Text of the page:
Peter Fenzel and Matthew Wrather look forward with great anticipation to the coming of Independence Day: Resurgence, and move on to consider what cosmopolitan Britishness has meant in the popular culture, focusing mostly on James Bond and Action Man, and the disjunction between outsiders’ and insiders’ view of a national identity.
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- Books on Acting: True and False: Heresy and Common Sense for the Actor (David Mamet) and A Practical Handbook for the Actor (Bruder, Cohn, Olnek, Pollack, Previtio, and Zigler)
- Bill Pullman
- Action Man
- Stewart Lee’s Comedy Vehicle
- “Let The River Run”
The British Show Mi-5, also known as Spooks, ran from 2002-2011 and was essentially the British answer to 24. There was a nicely diverse cast that were still very properly British. This cast included but was not limited to the Handsome Black Agent, the Handsome White Blond Agent, and the Very Handsome Arabic Agent. They’re all dead.
A few thoughts…
1. Thank you. That was more complementary to the UK brand than it currently deserves.
2. There is a good example of us narrativising America in the Bond franchise. Felix Leiter turns up in a number of different incarnations, usually as a contrast to however Bond is being portrayed this time around.
3. It’s interesting that you went to Bond but, despite mentioning Torchwood and Martha Jones, didn’t touch on the Doctor. This might be personal bias, but Bond is just a public-school type in a dinner jacket, while the Doctor’s eccentricity somehow seems more what we’d have liked to think of as a universal British thing (ignoring the fact that our actual current defining feature might not be so positive, obviously).
4. The point about kitschness at odds with slick professionalism – there’s a lot of camp needed for the brand. A man jumping out of a helicopter could be any nationality. A man jumping out of a helicopter with an elderly lady seems somehow more British.
When reviewing British contributions to pop culture, I like to remember the contributions of Gerry and Silvia Anderson. I spent my formative years in Canada, and we got to see probably more British imports than what was available in the U.S. at the time. In addition, I lived in Quebec, so there were dubbed versions of shows that may or may not have run at the same time as the English version, which caused me some confusion as I wondered if these actors were bilingual. Anyway, the Andersons produced several sci fi action series using puppets and model sets, which was an innovative way to produce this type of story. A few years ago there was a revival of Thunderbirds Are Go! with a forgettable live-action movie, but the latest series on Amazon Prime captures the spirit of the original with much better animation. It makes 10-year-old me smile as I watch. You have to love the Rube Goldberg contraptions they use to get into their suits and launch their vehicles, which puts 1960s Batman to shame. This was just one of several series featuring “Supermarionation” (puppets as actors).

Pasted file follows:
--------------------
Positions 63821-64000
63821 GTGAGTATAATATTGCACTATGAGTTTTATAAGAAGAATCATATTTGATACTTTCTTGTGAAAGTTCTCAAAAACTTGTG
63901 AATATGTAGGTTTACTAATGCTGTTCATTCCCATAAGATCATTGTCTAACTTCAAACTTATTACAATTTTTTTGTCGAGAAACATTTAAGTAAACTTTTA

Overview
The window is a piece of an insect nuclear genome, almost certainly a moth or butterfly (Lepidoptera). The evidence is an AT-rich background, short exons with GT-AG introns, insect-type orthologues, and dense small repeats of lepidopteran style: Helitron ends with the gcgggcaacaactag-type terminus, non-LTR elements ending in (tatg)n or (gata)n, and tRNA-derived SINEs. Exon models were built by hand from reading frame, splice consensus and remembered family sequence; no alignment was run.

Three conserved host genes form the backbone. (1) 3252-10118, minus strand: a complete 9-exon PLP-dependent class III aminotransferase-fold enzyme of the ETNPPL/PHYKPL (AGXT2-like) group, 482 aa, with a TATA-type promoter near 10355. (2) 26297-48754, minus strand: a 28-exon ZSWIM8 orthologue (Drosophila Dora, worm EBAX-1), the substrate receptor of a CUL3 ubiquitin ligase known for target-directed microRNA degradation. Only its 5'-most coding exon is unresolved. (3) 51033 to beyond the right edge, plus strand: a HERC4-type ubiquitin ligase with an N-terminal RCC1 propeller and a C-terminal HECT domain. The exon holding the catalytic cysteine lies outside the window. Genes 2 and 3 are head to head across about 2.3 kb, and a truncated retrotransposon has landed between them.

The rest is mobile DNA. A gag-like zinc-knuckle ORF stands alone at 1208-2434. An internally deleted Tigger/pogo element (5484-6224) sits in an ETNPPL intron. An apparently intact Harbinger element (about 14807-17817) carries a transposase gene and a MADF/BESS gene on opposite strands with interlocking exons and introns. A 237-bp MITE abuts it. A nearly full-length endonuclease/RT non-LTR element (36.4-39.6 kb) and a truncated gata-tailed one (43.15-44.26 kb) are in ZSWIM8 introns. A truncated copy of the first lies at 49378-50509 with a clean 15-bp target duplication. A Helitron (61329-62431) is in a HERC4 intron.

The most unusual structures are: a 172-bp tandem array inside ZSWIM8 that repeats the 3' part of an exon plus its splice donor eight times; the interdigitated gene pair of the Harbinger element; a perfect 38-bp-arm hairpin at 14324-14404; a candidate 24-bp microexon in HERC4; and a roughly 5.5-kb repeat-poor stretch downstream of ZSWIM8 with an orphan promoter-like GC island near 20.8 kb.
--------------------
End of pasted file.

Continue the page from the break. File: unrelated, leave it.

The Andersons also produced more serious live-action sci fi series including Space:1999 (filmed in 1975-1977) and UFO, which only ran one season 1970-1971, but I still remember watching it. It would be interesting to trace their influence on the shows and movies we see today.
Wow Action Man, now that’s a deep cut! I remember watching it when I was pretty young, but I don’t actually remember the show, I remember liking it tho. I’ll always remember it in opposition Max Steel very similar in tone but with a younger protag.
I remember mostly because my Uncle loved the heck out of that show and later it became relevant only in Mexico and South America while Action Man did well but faded into obscurity until this year with a new comic book.
I don’t remember it being particularly British… hmm I just rewatched it and none of the characters speak with an English accent, there’s no dredlocked guy… were you thinking of another show? Action Man was a Canadian-US collab not Canadian-UK. Hmm Was there another CGI action show like this at the time?
Were you thinking of the 1995 Action man that had live action and traditional animation? It’s unrelated story-wise but the main character sounds British… but nothing else looks like what you were describing.
Now I’m curious what show were you watching Fenzel!
Watching a bit more only one of the characters was actually British and it was the guy with dreds Fenzel was talking about. I wonder why he thought everyone was British on that show? So now I see it was Action Man but it really wasn’t as British as Fenzel was describing